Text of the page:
“Actually, getting to perform there at the American Cemetery was really a lot harder than I thought,” said Burks, whose father was a WWII veteran. “When I stood there looking across those in excess of 9,300 graves and realized all those young men were between the ages of 17 and 24, which was the age of all of the students on the buses with us. It was really hard when you started to think what if they had been there on the beach that day.”

“I almost started crying, just because there’s so much history there,” said Isabella Allred of Cullman, a member of the Wallace State Singers, Choir and Theatre. “Before we went there, we went to the beaches of Normandy and I just remember standing there; I had no words. This feeling of gratitude and sorrow washed over me because those people gave their lives for us.”

“The mood at that place was so sacred,” Richter said. “Some were pensive and some were moved to tears. It was really beautiful that you could see they really understood the impact of what had been done for them.

“One kid said, ‘I just hope that somehow they know that what they did mattered, that we appreciate it.’ That’s when I thought that was worth it, that one moment.”

The overall impact of the trip taught the students several things, among them possibilities for the future and how music brings people together.

“They discovered that the world really isn’t that big,” Salerno said. “You can go over there and work and have a career. So, I think it will make international work, be it performing or something else, a bit more accessible.”

“I am so thankful that I got to do this trip with my best friends here and got to perform in these amazing cities,” said Caroline Grimes of Orange Beach, a member of the Wallace State Singers, Choir and Theatre. “This will always share a special place in my heart.”

“For me to be able to go to places like Europe and Germany and Frances, it was very life-changing,” said Jorelle Webster of Hayden, a member of the Wallace State Singers and Choir. “This was eye-opening because it showed me the impact that we had on the people that we performed for.”

“When the music started it was like there was no difference between us,” added Hewitt. “Everyone can enjoy the music, enjoy the monologues, everything together. It’s that connection that we have with every culture.”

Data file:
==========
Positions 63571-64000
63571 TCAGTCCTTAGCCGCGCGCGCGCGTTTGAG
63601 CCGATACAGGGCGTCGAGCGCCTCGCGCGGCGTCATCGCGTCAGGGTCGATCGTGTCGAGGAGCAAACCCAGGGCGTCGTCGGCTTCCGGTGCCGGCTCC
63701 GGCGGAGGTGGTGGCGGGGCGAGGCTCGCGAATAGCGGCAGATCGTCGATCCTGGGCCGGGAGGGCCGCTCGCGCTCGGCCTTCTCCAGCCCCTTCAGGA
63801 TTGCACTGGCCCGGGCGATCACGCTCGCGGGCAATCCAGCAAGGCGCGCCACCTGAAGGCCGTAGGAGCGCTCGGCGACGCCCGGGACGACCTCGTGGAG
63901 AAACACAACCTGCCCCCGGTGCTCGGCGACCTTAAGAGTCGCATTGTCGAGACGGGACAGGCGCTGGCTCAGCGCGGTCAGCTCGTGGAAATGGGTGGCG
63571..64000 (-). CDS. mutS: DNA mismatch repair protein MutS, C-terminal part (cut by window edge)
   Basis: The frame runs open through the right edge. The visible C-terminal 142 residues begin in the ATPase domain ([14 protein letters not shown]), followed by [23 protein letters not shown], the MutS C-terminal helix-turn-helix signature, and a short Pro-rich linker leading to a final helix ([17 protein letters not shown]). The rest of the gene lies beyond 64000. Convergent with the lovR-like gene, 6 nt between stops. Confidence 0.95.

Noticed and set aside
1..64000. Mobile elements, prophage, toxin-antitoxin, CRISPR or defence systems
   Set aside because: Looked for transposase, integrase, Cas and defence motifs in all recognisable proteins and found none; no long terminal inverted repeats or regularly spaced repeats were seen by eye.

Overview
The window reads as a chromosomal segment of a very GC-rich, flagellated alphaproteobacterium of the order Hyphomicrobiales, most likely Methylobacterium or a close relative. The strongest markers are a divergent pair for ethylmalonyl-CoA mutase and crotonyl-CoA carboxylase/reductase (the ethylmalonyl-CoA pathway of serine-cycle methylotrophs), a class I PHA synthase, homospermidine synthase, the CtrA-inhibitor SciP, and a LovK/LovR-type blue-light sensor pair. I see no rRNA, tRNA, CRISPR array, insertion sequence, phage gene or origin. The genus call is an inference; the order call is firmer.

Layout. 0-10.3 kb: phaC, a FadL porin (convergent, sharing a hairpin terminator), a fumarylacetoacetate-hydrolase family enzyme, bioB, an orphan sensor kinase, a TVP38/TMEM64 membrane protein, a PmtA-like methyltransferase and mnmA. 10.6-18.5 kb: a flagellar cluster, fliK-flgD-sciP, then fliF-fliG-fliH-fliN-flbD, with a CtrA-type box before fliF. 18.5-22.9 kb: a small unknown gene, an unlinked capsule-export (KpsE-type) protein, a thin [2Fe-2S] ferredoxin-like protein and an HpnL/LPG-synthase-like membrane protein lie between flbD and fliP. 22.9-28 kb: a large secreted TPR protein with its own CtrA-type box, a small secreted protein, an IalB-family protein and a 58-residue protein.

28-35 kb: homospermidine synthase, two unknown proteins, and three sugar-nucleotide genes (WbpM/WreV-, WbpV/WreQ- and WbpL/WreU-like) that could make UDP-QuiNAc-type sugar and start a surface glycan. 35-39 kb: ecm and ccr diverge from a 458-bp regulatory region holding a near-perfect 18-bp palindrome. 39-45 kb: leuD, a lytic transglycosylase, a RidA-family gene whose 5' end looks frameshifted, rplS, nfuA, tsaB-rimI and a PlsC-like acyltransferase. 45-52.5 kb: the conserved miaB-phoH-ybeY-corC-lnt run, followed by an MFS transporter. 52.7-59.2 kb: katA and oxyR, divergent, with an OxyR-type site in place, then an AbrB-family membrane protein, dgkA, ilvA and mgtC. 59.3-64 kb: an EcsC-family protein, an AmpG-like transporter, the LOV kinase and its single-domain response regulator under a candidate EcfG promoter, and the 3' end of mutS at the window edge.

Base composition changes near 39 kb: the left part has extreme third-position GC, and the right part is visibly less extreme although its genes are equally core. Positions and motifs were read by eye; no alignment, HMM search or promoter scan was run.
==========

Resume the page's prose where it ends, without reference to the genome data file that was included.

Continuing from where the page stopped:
Those who didn’t get to see the show or want to see it again have two more chances. Portions of the show will be performed at Cullman’s Oktoberfest on Oct. 5 at 10 a.m., and again on Dec. 14 during the local celebration of Alabama’s Bicentennial.

View a video about the tour on the Wallace State Community College YouTube channel at https://youtu.be/p4nj2AbEp4s

Events planned for the 2019-2020 season include:

* “Sherwood — The Adventures of Robin Hood” presented by Wallace State Theatre Oct. 24-27
* “The Nutcracker — Clara’s Dream” presented by Wallace State Dance Nov. 22-23
* Christmas Spectacular presented by Wallace State Fine and Performing Arts Dec. 5
* “Big Fish the Musical” presented by Wallace State Theatre March 12-15
* Big Band Dance presented by the Wallace State Jazz Band April 17
* Wallace State Singers Show presented by Wallace State Singers April 23-25
* Broadway Night presented by Wallace State Theatre April 30

For more information about Wallace State’s Fine and Performing Arts programs, visit www.wallacestate.edu/fpa or call 256-352-8277.

A group of Wallace State students, faculty and family members who went on a European tour for the “Stars Fell on Alabama: Music Inspired by a Southern State” pose for a photo in Frankweiler, Germany, Cullman’s sister city.

Abby Moody and Eli Parker, both of Hartselle, sing Nat King Cole’s “Unforgettable” during opening night of Wallace State Fine and Performing Arts’ presentation of “Stars Fell on Alabama: Music Inspired by a Southern State.”